Parts of Europe Return to Lockdown: What Travelers Need to Know

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IIf you are planning to spend the holidays at a German Christmas market or on a beach in Greece, you should know that security measures related to COVID-19 are back across Europe. This time around, much of it comes in the form of restrictions on those who are not vaccinated in response to increasing case rates.

Some parts of Germany have already imposed local restrictions that prevent unvaccinated adults from accessing certain public spaces. Other proposals would only allow people who have been vaccinated, cured or have proof of a negative COVID-19 test to take public transport.

In addition, only people who have been vaccinated and people recovered from COVID have access to museums, restaurants and events in Baden-Württemberg, while unvaccinated people will no longer be allowed in bars and clubs in Hamburg. German health officials reported earlier this week that the seven-day incidence rate of new COVID-19 infections had reached a new high.

“The fourth wave is hitting our country hard,” German Chancellor Angela Merkel said this week.

Meanwhile, in Greece, unvaccinated people will be barred from entering most indoor spaces, including restaurants, theaters, museums and gymnasiums, Prime Minister Kyriakos Mitsotakis said in a televised address this week. .

In addition, Austria has announced measures to prevent unvaccinated people aged 12 and over from entering many public spaces, including hotels, restaurants, gymnasiums, theaters, hairdressing salons, etc. ., while also requiring face masks in most public spaces.

These are far from the only European countries with COVID-19 lockdown restrictions, and many other countries have recently added – or are considering adding – new rules.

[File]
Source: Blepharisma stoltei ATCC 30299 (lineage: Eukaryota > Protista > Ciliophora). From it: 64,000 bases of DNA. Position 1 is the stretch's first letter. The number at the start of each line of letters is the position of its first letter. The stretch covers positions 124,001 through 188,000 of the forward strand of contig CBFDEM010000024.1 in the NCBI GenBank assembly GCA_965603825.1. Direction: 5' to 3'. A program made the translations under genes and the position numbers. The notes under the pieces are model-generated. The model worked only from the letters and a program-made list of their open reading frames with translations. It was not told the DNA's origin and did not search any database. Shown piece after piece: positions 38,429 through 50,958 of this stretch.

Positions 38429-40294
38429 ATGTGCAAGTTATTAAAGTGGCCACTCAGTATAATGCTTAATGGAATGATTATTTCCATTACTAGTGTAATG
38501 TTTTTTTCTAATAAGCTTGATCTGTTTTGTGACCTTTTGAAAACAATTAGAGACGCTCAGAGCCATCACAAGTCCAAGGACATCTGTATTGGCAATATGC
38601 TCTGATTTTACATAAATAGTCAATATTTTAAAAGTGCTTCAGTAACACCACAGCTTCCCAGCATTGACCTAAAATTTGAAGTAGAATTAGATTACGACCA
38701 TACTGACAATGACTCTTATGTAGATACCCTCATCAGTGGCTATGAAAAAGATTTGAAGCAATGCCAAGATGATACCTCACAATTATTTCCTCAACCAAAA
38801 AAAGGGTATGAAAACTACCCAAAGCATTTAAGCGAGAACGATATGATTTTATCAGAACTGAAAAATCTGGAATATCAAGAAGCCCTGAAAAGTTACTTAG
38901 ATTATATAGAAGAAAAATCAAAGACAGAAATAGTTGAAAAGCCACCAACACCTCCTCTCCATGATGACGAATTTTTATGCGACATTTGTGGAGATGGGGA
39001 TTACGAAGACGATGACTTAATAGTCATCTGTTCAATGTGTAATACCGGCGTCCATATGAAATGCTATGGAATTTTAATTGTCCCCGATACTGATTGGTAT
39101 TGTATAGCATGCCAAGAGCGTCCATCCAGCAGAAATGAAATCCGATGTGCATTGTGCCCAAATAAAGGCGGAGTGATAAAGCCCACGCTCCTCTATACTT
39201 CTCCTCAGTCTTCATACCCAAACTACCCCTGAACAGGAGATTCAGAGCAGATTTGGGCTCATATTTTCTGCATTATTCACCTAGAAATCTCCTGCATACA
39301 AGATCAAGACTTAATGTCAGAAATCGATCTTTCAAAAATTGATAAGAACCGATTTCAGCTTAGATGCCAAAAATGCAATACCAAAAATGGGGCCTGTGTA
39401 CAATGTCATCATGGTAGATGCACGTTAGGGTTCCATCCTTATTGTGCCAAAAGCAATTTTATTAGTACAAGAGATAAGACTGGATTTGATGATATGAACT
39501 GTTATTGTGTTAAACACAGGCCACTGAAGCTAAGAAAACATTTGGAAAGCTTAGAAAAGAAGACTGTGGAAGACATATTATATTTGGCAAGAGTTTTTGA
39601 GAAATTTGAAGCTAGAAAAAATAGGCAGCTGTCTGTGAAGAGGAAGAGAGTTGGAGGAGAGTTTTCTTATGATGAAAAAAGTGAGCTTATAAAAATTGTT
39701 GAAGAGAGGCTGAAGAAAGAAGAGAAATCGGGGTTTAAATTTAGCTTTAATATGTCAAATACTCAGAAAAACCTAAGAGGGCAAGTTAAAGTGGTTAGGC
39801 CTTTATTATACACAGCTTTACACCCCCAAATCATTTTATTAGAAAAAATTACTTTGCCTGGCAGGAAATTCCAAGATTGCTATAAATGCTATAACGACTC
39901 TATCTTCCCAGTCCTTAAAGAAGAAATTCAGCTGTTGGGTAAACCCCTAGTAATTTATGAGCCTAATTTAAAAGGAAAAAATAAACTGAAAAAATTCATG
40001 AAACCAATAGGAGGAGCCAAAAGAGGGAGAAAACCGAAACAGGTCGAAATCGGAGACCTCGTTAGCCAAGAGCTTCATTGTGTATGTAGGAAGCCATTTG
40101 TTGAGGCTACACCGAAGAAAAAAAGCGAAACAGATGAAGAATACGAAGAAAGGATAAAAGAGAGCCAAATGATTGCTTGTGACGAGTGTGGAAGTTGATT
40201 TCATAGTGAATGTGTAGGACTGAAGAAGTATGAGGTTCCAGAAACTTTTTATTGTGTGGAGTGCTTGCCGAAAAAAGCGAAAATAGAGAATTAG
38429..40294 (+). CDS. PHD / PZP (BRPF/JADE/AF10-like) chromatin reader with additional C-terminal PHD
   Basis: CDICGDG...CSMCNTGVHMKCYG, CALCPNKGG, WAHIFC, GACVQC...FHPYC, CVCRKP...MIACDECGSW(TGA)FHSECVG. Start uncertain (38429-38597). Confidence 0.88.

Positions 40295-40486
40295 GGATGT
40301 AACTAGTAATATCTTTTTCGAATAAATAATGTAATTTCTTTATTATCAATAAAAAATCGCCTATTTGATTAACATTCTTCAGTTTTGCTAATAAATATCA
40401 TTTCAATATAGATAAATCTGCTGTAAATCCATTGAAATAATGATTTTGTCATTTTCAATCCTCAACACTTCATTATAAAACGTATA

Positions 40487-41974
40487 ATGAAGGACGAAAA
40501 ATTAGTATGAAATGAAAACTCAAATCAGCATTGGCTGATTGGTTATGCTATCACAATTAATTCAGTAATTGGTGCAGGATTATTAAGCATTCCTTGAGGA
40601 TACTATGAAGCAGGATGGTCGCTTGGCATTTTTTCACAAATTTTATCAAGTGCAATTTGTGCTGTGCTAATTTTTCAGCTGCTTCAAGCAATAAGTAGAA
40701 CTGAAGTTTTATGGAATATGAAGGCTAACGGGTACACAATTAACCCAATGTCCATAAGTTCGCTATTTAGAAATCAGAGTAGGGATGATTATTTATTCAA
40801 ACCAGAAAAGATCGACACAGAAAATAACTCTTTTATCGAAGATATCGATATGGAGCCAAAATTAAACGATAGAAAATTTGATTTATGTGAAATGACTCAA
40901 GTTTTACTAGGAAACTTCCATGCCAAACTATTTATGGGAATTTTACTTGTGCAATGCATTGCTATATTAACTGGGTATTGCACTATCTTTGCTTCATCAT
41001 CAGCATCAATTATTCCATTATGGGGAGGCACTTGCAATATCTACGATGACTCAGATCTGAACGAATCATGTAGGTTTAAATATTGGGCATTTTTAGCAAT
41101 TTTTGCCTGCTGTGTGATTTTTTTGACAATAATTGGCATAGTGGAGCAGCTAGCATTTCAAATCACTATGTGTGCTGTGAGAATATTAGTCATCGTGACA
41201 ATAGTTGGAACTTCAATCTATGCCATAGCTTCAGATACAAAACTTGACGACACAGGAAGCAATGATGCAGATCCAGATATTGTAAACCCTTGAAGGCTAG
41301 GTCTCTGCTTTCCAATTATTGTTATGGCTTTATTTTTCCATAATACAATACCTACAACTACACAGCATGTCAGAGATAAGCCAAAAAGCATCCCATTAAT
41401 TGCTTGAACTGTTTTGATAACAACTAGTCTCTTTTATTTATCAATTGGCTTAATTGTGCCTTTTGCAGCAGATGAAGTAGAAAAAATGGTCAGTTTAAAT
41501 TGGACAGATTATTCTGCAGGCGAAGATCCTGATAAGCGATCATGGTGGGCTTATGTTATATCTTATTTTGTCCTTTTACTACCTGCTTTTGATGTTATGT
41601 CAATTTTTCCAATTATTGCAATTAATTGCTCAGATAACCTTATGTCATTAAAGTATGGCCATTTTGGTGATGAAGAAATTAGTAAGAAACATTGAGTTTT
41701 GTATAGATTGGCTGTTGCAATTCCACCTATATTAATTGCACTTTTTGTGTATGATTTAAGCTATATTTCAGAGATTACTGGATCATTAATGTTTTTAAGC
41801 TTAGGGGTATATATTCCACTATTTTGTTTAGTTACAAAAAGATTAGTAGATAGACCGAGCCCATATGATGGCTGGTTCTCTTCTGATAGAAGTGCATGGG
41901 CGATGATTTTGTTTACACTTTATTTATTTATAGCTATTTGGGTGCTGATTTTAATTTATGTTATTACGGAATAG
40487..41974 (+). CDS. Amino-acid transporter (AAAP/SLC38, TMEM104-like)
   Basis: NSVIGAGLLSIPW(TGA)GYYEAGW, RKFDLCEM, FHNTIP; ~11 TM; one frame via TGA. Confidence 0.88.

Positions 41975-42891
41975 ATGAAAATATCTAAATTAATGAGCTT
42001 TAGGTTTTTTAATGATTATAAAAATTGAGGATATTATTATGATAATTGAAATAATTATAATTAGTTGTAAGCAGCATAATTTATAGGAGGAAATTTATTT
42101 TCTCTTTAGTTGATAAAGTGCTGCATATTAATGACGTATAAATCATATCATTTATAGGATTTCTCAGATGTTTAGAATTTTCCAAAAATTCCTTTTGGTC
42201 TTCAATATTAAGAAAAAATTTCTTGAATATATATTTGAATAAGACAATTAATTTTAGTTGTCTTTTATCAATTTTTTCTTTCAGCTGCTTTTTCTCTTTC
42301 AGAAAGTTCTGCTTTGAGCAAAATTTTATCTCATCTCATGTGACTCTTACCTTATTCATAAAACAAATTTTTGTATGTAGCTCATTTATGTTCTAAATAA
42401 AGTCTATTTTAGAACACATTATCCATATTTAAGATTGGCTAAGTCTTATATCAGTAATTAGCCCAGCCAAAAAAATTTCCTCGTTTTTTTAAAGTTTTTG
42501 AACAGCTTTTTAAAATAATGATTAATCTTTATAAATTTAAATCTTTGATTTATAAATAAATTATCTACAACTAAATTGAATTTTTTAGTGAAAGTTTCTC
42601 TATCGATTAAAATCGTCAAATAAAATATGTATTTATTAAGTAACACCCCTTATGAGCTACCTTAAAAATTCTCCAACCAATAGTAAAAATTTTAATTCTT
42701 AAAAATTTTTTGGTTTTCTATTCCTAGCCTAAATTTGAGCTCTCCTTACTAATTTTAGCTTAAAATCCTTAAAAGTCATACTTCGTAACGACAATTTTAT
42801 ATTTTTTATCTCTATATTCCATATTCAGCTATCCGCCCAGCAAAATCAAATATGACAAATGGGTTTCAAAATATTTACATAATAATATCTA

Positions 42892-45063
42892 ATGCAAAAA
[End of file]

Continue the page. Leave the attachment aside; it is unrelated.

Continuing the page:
What to do if you are traveling to Europe

Whether or not you are vaccinated, you may want to postpone a trip to Europe given the increased rate of cases. Or, maybe you are continuing your visit. Either way, here’s what you need to know:

Know how to cancel your trip

A positive result of the pandemic: most modification and cancellation policies have improved. Check yours out, as most travel agencies offer either full refunds or account credits, even though previous refund policies were strict.

When booking, consider buying a travel insurance policy with Cancellation coverage for any reason if you have non-refundable charges. This type of insurance will typically earn you 50-75% of all non-refundable travel costs, regardless of your reason for canceling.

Proof of vaccination pack

While it certainly doesn’t hurt to bring the physical card, it’s also a good idea to pack a digital version through an app like CLEAR’s Health Pass, which can prevent loss or damage to the original when you enter it and take it out of your wallet. .

Just be aware that not all countries or establishments will accept digital versions, so check your destinations before relying on digital evidence. A country may have specific requirements to prove your immunization status, whether that is an app, digital download, or physical copy. If you don’t want to download an app, you can also take a photo and save it to your smartphone to keep proof of vaccination at hand.

Make a backup plan

A museum you were planning to visit might suddenly close, curfews might go into effect, or you might need to put on a mask when walking around Europe. Now more than ever, your trip may not go as planned given the evolving EU rules on COVID-19. But you can have some control by having a backup plan.

Carry extra medicine or essential items that cannot be easily acquired abroad if you suddenly have to quarantine yourself. Know which airports you can fly to if your scheduled flight is canceled. And for a trip to Europe – or elsewhere these days – pack your patience.

The bottom line

Several European countries have added new sets of COVID-19 restrictions this week, and more are likely to follow. If you are planning a trip to Europe, be aware that the rules may be different from those in the United States, and they can also change at the last minute.

While the recent period of restrictions will likely only affect unvaccinated travelers, understand that the impact of the pandemic on every country is different and you need to prepare for it.

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Sally French writes for NerdWallet. Email: [email protected] Twitter: @SAFmedia.

The Parts of Europe Return to Lockdown: What Travelers Must Know article originally appeared on NerdWallet.

The views and opinions expressed herein are the views and opinions of the author and do not necessarily reflect those of Nasdaq, Inc.


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